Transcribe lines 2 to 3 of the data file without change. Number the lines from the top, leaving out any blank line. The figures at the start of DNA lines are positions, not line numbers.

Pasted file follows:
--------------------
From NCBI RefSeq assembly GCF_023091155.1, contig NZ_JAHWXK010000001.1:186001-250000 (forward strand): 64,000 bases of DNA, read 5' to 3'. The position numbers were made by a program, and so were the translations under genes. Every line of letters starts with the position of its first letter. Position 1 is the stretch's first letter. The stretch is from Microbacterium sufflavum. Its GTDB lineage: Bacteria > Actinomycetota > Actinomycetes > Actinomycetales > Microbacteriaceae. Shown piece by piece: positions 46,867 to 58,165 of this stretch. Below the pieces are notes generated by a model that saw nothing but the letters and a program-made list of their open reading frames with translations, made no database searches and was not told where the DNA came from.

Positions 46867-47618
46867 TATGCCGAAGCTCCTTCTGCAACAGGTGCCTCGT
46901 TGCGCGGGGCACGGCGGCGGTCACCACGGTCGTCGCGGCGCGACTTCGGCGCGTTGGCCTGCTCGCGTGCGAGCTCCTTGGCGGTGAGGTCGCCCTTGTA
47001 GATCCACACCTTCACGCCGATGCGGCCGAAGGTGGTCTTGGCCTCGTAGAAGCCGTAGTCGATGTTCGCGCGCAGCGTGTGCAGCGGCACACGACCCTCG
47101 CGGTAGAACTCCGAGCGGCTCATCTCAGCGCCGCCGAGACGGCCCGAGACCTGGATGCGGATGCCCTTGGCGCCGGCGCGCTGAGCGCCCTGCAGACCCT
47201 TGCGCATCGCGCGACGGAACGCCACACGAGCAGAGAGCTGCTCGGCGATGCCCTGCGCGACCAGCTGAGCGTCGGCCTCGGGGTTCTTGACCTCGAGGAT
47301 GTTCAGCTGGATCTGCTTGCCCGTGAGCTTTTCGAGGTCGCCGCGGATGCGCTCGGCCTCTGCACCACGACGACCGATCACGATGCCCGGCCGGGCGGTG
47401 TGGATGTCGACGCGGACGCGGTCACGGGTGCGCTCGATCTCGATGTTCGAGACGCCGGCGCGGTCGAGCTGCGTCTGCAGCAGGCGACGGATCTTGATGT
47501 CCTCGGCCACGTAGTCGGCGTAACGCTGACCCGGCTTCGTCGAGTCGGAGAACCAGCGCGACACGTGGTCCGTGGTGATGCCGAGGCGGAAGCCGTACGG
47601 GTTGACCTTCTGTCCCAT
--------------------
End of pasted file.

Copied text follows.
Positions 46867-47618
46867 TATGCCGAAGCTCCTTCTGCAACAGGTGCCTCGT